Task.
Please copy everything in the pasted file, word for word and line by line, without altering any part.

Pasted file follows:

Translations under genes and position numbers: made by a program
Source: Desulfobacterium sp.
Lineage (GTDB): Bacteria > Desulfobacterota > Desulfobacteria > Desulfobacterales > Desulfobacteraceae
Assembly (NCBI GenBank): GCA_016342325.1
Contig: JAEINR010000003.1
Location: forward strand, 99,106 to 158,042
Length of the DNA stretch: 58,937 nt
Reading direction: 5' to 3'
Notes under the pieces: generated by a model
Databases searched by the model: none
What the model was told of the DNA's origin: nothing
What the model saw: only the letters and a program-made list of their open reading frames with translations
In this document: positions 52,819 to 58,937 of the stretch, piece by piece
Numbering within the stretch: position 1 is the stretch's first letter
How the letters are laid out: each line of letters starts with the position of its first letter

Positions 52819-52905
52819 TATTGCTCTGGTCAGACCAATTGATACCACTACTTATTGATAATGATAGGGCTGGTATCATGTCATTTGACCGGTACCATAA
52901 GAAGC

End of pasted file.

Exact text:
Translations under genes and position numbers: made by a program
Source: Desulfobacterium sp.
Lineage (GTDB): Bacteria > Desulfobacterota > Desulfobacteria > Desulfobacterales > Desulfobacteraceae
Assembly (NCBI GenBank): GCA_016342325.1
Contig: JAEINR010000003.1
Location: forward strand, 99,106 to 158,042
Length of the DNA stretch: 58,937 nt
Reading direction: 5' to 3'
Notes under the pieces: generated by a model
Databases searched by the model: none
What the model was told of the DNA's origin: nothing
What the model saw: only the letters and a program-made list of their open reading frames with translations
In this document: positions 52,819 to 58,937 of the stretch, piece by piece
Numbering within the stretch: position 1 is the stretch's first letter
How the letters are laid out: each line of letters starts with the position of its first letter

Positions 52819-52905
52819 TATTGCTCTGGTCAGACCAATTGATACCACTACTTATTGATAATGATAGGGCTGGTATCATGTCATTTGACCGGTACCATAA
52901 GAAGC